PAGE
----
I don’t know, you wait eight years for a new Jean-Michel Jarre album, and then three turn up at once. Sorry, I know that’s an obvious thing to say, but it is amusingly apposite. The fun but definitely questionable Téo & Téa (2007) left a slightly iffy taste in a lot of people’s mouths, and apart from the re-recorded and questionably legal version of Oxygène that followed the same year, there was then an extended silence until 2015.

What he was doing, it turns out, was working with every other electronic musician under the sun to create a two volume album, Electronica. The first opens with the sweet title track The Time Machine, with Boys Noize, and then comes one of the opening singles, Glory, with M83. So far, so pleasant.

Both of these albums have been criticised for being a bit disjointed, which, while not entirely unfair, seems a bit of an odd thing to say – of course they are, they’re effectively compilations of collaborations. But the sequence is generally logical, and there isn’t really anything particularly bad on here, so it’s hard to be too critical.

Fellow French musicians Air turn up next, for Close Your Eyes. Some tracks seem to have a lot more of Jarre, and others have a lot more of his collaborators on them, and in general, this one ends up sounding like Air might if they employed Jarre as a producer. That is to say, pretty good.

The first time you can really call something here “brilliant” is on the two parts of Automatic, both collaborations with Vince Clarke. For Clarke, this sounds a lot like his recent solo and collaborative electronic projects, but Jarre’s influence is clearly audible here too, particularly in Part 2, and both halves of the track really are excellent.

The increasingly great Little Boots turns up next, pretty much the only musician other than Jarre to make the laser harp part of their live show, and their collaboration is If..! (yes, two dots). While it’s certainly true that Jarre did something on this one, it’s difficult to know exactly what, but it’s a great song nonetheless.

They keep coming – Immortals, with Fuck Buttons, is an excellent meeting of minds, and while Suns Have Gone with Moby may not be the high point of either artist’s career, you have to be glad that it happened.

It is undeniably an odd list of collaborators though – which is not to say that Gesaffelstein shouldn’t be here – after all, why not? Few might put him in their top thirty living artists of all time list, but the resulting track Conquistador is pretty good. This isn’t so true of Travelator (Part 2) (there doesn’t appear to be a part 1), with Pete Townshend, which I’m not convinced does the legacy of either great musician any particular favours.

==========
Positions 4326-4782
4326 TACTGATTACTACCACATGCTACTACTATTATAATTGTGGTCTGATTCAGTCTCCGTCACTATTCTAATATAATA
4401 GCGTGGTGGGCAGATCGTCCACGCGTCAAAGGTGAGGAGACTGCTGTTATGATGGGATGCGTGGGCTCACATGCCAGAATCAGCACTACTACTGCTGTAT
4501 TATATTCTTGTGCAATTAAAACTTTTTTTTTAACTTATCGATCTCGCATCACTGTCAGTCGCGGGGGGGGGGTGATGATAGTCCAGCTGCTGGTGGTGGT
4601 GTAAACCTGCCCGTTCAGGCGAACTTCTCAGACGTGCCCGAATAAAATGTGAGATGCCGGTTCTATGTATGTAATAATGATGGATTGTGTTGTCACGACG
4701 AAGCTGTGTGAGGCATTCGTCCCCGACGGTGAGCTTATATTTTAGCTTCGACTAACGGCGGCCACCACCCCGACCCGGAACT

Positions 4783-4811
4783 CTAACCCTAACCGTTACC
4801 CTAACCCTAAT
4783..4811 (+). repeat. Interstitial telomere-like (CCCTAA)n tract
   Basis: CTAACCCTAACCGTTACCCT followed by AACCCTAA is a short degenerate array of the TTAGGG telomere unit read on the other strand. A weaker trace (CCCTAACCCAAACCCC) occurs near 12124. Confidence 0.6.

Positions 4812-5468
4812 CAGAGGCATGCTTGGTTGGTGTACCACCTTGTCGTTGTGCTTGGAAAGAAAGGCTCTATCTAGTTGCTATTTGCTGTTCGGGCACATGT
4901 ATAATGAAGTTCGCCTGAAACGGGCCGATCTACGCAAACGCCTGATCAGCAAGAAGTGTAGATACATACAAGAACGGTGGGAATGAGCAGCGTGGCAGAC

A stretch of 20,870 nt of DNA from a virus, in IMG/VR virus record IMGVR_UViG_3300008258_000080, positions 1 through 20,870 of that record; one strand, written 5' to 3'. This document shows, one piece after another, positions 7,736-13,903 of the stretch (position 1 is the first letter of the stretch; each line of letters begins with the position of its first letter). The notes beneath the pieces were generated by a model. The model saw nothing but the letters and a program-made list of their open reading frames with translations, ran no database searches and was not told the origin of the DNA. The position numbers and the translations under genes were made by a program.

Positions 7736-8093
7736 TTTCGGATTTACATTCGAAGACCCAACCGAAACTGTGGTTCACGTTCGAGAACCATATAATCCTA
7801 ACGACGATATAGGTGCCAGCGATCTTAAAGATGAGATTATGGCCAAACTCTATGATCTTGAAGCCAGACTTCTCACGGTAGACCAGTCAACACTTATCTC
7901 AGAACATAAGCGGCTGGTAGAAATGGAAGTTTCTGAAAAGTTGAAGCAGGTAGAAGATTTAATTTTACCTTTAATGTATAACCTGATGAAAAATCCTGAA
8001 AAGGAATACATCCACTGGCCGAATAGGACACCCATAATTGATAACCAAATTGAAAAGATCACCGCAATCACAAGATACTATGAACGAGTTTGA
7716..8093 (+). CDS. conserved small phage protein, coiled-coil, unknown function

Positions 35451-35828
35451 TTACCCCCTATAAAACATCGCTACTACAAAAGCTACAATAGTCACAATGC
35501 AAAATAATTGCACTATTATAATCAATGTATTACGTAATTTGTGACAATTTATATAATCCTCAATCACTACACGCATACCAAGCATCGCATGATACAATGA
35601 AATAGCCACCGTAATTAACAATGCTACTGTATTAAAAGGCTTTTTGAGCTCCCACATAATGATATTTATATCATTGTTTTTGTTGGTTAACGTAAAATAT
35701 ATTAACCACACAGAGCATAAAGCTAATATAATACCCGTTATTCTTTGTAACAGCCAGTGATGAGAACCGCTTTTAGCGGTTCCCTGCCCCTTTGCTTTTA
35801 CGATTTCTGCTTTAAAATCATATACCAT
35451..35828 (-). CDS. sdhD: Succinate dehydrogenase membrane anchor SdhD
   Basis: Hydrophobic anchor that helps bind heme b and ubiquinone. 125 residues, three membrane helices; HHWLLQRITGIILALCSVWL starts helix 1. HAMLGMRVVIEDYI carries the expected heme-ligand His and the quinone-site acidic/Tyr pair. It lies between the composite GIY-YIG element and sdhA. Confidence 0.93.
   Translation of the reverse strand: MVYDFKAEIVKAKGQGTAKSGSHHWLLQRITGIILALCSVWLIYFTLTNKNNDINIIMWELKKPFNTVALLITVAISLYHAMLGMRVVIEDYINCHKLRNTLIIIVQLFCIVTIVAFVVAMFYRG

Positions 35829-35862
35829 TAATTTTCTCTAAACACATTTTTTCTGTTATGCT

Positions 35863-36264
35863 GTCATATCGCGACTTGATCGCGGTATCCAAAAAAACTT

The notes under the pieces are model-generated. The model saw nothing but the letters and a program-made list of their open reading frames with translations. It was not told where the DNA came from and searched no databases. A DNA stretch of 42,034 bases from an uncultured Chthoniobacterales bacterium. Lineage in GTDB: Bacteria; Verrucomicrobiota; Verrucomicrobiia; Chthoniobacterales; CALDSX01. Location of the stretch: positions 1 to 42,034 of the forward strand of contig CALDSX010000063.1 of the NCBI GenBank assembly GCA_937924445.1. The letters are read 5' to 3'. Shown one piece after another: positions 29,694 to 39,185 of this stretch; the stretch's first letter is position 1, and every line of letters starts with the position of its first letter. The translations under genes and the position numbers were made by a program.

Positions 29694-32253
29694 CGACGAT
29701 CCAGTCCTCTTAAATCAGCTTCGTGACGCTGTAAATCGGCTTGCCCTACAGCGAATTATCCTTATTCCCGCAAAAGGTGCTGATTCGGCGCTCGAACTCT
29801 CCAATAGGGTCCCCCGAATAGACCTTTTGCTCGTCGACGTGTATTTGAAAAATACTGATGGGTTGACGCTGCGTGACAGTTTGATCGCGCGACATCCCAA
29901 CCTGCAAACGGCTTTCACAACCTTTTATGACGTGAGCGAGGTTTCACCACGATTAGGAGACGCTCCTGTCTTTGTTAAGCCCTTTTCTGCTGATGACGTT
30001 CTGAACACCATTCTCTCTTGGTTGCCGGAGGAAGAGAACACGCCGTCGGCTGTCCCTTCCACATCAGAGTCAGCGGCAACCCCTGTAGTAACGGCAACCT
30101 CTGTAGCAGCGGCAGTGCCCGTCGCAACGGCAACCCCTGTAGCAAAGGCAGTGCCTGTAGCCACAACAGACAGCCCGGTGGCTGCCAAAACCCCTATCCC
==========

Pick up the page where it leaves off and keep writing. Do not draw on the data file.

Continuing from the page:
That isn’t true of what is apparently Edgar Froese‘s last recorded work, Zero Gravity, which after so many decades finally brings us the joint credit of Jean-Michel Jarre and Tangerine Dream, and it’s ever bit as excellent as it should be. It’s also nice to see Jarre revisiting his earlier musical partner Laurie Anderson for the decidedly odd Rely on Me.

Where these two albums both go a little astray for me is with the number of tracks – they’re varied, but after thirteen pieces of music and with no end in sight, you’re always going to be a little weary. Towards the end of the first volume, we get a fun trance excursion with  Armin van BuurenStardust, followed by the weirdly dubby Watching You, with 3D from Massive Attack.

Right at the end, John Carpenter turns up for the appropriately creepy A Question of Blood, and finally pianist Lang Lang accompanies an atmospheric piece on album closer The Train & The River. It’s a long, varied, and complex album, but in general it stands well on its own, and if you consider yourself a fan of any sort of electronic music, you should probably be a fan of this.

You can find part 1 of the Electronica project at all major retailers.